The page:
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Now Shipibo

Music is such a vital component of our lives. We are born into a world where sounds constantly envelop us. When those sounds are arranged into a single harmony, a mother is able to put a baby to sleep through lullabies. As children, we sing along to TV jingles because they evoke the joy and simplicity that characterizes our youth. Even as adults, certain songs have the power to bring about deep, sometimes overwhelming memories and their associated emotions. As a jazz pianist, I have found that music is a central component of my life and my realizations surrounding energy and the universe. I have always searched for ways to draw bridges between music and art, and one of these ways is to visually represent music.

Aumaaz

Aumaaz

Acrylic on unstretched canvas, 54 x 108 inches, 2017

Music is energy; it is physically manifested as a vibration that is propogated through our sonic field. I Traditions spanning the globe have been inspired by music in their enactment of religious and cultural histories; many have attempted to visually capture the cosmic energy that music represents.


Mabulla

Mabulla

Acrylic on unstretched canvas, 54 x 144 inches, 2018

One such tradition is the Shipibo tribe from the Peruvian Amazon. Artisans from this ancient tribe create geometric patterns in response to chants, or Icaros, sung by the local shamans. These patterns have inspired the series entitled Now-Shipibo, where energy is treated as sonic vibration that saturates large, un-stretched fabric laid on the floor and painted over the course of a few weeks.

Evrin

Evrin

Acrylic on unstretched linen, 45 x 80 inches, 2017

The Shipibo tradition is important to me because I want to shift the focus from Eurocentric art to tribal creative traditions that have been operating in relative isolation for decades. Additionally, I have always been fascinated by synesthetic experiences that involve sight, sound, smell, and touch at the same time.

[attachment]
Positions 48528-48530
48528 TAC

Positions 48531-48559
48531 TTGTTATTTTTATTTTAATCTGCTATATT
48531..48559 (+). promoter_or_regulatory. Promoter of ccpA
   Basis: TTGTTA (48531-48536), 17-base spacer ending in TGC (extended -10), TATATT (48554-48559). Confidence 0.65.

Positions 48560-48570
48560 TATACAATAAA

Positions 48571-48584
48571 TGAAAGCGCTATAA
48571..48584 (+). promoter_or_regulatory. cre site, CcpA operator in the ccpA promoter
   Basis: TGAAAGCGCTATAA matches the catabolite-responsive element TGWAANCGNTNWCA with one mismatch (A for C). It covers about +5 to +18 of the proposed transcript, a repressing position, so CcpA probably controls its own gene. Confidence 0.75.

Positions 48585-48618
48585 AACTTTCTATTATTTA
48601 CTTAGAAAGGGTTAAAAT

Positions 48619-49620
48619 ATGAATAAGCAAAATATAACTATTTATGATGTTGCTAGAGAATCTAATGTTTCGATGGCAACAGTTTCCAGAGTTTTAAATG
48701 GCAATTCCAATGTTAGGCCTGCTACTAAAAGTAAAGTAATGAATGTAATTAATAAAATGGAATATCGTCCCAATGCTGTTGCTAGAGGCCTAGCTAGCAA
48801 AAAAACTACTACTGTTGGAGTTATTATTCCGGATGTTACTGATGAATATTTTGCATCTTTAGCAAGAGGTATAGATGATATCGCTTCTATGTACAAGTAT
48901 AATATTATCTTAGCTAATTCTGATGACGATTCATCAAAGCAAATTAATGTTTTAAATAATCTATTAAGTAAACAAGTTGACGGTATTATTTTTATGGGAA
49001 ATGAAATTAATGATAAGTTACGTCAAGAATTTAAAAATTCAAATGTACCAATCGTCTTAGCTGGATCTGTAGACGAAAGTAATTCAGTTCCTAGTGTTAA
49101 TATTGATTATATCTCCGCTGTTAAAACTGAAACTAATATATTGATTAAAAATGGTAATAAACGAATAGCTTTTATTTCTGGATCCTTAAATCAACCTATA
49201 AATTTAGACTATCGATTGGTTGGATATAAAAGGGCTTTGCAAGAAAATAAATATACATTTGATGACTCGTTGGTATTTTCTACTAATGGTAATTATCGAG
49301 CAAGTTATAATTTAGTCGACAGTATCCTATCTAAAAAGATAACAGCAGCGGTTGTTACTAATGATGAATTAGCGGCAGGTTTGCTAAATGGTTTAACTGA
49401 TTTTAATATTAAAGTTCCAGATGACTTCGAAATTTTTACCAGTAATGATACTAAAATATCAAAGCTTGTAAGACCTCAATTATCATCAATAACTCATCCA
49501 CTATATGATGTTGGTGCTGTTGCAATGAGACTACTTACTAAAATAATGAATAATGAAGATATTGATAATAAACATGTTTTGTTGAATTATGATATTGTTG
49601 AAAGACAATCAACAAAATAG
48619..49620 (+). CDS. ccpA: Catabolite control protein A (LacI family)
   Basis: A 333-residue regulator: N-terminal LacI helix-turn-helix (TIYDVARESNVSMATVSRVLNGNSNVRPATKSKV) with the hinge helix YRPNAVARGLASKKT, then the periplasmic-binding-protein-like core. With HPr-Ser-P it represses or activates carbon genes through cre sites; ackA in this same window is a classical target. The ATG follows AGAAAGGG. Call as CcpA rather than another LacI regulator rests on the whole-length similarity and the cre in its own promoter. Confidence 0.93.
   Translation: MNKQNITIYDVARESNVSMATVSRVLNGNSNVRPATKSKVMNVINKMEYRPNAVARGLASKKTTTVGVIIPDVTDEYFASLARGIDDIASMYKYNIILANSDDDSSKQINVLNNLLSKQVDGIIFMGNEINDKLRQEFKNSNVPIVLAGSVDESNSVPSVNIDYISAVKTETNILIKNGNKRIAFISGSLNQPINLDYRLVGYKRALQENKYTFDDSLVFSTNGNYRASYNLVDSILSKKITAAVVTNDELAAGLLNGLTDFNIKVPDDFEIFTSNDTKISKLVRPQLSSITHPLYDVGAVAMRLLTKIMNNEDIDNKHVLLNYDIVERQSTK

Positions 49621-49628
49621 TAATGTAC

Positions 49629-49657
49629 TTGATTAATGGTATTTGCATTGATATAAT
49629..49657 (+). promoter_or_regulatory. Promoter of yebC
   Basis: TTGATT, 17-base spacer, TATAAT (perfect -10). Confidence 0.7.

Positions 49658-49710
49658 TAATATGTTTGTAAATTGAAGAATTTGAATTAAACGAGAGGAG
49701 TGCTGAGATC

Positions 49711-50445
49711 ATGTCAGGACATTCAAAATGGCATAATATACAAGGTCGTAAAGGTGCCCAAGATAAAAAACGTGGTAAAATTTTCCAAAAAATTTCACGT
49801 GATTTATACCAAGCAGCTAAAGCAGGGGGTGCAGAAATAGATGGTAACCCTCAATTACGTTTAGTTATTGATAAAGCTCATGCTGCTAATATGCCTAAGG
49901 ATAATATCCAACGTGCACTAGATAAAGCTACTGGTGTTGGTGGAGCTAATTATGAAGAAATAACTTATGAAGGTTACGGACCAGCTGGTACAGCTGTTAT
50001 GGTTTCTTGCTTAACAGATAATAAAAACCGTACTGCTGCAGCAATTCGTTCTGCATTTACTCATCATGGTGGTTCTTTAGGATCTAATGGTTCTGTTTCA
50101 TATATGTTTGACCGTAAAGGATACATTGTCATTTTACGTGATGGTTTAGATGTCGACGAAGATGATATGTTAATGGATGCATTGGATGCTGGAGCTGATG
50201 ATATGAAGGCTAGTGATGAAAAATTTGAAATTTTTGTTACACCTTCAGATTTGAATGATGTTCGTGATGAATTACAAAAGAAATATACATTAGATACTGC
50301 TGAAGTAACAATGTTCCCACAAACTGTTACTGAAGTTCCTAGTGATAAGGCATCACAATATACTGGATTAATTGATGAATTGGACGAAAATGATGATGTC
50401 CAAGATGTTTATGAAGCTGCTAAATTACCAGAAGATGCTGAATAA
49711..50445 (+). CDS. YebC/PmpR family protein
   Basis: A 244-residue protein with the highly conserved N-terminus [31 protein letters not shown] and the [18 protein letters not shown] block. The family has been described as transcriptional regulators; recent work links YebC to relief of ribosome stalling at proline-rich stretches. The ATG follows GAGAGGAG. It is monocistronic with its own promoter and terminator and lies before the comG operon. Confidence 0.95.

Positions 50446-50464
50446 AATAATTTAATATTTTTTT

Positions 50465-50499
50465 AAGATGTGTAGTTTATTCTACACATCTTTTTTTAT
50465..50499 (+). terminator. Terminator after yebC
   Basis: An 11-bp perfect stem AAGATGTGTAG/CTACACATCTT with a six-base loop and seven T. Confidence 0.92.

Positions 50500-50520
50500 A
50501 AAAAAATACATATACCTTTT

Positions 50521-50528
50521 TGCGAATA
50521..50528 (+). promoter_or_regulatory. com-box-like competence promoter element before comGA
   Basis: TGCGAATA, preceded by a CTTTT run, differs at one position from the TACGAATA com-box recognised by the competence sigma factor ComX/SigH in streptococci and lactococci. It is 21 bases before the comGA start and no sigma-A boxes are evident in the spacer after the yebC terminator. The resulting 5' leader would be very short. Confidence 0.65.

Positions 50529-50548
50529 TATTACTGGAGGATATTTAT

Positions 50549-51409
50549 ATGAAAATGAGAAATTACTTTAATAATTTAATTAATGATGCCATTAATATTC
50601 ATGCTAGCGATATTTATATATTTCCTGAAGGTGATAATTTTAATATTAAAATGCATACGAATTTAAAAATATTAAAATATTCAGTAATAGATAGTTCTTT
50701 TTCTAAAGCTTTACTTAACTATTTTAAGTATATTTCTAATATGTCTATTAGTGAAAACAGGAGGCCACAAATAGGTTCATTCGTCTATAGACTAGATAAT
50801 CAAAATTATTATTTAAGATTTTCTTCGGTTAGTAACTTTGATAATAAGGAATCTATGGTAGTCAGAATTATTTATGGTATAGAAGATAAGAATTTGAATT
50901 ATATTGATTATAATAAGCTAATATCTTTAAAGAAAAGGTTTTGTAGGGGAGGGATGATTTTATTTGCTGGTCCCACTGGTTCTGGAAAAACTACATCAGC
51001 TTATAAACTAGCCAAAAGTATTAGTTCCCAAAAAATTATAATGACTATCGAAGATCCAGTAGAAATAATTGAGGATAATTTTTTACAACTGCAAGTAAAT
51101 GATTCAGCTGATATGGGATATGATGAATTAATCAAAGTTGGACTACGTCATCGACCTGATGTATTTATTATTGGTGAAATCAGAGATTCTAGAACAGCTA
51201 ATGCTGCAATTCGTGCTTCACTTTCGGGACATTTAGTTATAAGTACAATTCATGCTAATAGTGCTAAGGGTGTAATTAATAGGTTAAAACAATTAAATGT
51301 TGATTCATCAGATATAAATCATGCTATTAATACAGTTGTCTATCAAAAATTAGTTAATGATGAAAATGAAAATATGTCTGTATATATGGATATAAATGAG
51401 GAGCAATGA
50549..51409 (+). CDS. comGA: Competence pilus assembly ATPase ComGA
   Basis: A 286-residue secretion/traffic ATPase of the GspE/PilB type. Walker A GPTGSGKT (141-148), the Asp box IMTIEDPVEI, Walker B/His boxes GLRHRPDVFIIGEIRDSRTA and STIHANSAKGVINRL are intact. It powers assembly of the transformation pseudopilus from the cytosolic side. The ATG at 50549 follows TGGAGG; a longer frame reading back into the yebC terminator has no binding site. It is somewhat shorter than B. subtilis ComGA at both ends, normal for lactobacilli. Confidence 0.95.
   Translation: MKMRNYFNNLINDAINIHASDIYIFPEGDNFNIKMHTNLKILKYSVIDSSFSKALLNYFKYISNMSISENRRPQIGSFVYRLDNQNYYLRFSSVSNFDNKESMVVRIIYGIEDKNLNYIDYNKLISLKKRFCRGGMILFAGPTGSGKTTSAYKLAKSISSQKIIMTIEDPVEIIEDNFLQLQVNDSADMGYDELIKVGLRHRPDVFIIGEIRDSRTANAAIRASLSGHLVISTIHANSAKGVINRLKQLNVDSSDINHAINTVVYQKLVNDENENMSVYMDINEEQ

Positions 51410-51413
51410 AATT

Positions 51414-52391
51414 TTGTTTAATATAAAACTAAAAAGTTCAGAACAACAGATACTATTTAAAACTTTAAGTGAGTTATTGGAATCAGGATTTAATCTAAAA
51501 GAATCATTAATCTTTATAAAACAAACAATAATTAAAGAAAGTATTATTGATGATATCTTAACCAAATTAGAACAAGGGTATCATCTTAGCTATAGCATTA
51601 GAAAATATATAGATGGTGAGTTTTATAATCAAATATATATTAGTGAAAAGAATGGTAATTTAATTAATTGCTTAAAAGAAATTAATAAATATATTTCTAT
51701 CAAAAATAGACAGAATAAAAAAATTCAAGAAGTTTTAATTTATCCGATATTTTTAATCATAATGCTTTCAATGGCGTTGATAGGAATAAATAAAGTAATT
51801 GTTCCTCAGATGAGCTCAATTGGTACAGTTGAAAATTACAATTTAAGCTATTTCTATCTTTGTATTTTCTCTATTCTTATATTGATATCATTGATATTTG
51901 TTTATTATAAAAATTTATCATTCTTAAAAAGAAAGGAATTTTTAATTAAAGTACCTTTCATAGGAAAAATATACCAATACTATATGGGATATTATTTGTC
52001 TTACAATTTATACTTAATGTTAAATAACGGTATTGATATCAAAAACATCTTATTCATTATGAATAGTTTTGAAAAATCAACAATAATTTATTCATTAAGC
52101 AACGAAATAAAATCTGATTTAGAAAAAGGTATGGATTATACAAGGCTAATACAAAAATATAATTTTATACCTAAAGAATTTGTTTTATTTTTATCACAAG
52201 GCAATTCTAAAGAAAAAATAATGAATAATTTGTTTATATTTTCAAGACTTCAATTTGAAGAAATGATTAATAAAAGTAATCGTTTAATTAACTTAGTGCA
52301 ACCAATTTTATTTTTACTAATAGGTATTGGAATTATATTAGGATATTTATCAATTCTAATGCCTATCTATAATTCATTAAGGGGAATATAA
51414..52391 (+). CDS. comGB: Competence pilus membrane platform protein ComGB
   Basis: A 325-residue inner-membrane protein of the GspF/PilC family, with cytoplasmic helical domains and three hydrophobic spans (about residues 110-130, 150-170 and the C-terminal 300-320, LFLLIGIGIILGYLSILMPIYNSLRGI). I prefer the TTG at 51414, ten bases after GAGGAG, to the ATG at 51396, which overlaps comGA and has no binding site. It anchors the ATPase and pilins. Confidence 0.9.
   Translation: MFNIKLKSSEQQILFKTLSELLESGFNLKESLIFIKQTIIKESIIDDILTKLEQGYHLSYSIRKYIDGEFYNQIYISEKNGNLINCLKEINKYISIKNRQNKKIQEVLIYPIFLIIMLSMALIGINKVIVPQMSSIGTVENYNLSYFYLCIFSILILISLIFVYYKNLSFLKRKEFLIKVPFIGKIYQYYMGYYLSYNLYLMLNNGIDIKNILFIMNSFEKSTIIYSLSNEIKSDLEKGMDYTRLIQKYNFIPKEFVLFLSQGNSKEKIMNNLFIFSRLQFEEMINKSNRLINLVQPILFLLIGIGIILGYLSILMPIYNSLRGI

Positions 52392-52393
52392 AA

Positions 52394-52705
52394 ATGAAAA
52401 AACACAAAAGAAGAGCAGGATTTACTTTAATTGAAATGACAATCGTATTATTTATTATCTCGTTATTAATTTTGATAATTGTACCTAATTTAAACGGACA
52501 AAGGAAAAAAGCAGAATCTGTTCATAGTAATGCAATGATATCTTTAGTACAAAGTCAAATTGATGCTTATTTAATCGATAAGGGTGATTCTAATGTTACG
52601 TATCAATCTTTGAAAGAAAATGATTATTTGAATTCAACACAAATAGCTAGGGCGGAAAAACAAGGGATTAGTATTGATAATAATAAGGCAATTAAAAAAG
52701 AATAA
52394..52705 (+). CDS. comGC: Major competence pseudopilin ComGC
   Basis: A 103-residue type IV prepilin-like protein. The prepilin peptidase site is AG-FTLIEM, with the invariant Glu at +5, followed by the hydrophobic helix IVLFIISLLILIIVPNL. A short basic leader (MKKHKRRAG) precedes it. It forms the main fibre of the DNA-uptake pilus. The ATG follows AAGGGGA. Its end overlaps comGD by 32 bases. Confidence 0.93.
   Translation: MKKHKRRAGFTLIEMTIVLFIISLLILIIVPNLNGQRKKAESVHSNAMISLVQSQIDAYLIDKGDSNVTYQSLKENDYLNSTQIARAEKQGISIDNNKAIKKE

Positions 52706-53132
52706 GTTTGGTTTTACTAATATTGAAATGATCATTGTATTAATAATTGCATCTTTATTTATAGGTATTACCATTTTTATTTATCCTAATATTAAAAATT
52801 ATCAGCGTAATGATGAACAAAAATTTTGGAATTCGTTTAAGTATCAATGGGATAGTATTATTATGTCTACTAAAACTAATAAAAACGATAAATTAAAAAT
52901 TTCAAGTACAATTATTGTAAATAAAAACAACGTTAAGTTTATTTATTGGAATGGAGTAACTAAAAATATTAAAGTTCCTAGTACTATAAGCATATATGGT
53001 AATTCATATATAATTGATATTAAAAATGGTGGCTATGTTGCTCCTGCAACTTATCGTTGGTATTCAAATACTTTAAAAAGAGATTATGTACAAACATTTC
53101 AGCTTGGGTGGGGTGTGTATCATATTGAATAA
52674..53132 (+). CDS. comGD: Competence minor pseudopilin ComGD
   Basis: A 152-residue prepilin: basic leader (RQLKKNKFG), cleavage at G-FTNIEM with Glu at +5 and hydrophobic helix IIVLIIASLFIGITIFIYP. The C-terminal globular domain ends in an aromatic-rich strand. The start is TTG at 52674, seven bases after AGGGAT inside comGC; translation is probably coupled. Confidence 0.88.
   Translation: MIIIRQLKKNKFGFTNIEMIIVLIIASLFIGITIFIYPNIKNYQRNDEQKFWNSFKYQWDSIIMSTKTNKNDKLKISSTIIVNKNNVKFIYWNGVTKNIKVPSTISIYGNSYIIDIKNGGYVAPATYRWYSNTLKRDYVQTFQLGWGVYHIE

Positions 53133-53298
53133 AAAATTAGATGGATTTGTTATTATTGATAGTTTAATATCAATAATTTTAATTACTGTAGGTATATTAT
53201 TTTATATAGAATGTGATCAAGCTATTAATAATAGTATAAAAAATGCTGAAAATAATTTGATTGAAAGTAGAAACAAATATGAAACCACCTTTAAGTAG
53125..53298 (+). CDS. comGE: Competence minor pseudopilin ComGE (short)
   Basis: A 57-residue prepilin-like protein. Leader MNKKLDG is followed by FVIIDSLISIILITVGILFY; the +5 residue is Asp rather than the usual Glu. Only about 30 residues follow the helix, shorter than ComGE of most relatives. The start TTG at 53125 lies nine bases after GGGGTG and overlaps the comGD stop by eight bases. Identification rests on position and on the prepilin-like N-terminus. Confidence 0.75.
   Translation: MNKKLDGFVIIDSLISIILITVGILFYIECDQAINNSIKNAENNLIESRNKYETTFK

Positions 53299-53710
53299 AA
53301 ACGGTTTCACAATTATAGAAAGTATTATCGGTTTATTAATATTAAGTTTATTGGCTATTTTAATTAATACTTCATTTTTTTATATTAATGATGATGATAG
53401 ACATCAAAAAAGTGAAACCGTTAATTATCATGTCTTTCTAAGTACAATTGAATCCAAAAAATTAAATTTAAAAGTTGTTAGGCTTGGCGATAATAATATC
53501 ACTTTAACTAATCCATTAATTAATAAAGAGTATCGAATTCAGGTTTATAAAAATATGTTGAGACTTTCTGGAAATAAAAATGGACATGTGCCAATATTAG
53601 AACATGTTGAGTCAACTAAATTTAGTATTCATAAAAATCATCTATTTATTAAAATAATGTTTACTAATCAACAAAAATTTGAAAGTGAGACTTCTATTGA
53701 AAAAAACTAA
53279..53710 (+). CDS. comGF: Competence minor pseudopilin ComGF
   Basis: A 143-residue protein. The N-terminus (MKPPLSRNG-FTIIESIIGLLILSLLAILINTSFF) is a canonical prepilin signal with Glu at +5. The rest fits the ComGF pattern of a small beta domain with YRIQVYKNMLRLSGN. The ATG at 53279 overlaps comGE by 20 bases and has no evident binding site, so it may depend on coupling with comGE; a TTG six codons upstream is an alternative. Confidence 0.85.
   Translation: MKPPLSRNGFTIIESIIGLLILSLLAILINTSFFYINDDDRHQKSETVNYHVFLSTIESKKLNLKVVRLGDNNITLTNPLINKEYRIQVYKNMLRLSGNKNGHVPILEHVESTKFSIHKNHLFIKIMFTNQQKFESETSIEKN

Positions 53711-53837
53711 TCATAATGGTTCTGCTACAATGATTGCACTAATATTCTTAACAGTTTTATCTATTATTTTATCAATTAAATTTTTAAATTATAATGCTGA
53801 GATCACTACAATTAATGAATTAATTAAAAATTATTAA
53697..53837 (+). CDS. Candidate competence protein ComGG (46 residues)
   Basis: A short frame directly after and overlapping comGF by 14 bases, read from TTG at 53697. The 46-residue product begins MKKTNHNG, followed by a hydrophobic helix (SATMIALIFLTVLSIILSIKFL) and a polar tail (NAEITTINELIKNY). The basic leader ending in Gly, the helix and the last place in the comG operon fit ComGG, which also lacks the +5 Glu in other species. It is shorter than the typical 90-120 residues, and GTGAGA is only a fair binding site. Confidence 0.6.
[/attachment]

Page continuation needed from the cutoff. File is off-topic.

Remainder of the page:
Rambuchi

Rambuchi

Acrylic on unstretched cotton fabric, 54 x 180 inches, 2017

The Now-Shipibo series introduces intimacy with the artwork by enabling you to touch the pieces, reflect on their aural history, and be visually captivated by the fluorescent paints used. Art does not have to operate on purely visual terms, as the Shipibo tradition so beautifully exemplifies.

Shubatiki

Shubatiki

Acrylic on unstretched cotton fabric, 72 x 72 inches, 2017

By creating an expression of the interchangeability between light and sound, The Now Shipibo tradition pushes the boundaries of art from a largely visual realm to something that is pluralistic, cross-disciplinary, and a treat for all the senses. The synesthesia achieved through the multi-sensorial, vibrational fusion of form, light, and sound enables viewers to transcend their reality in exchange for one ever more connected and peaceful.

Miramara

Miramara

Acrylic on unstretched cotton fabric, 54 x 144 inches, 2018

Kwarig

Kwarig

Acrylic on unstretched waxed cotton, 45 x 126 inches, 2018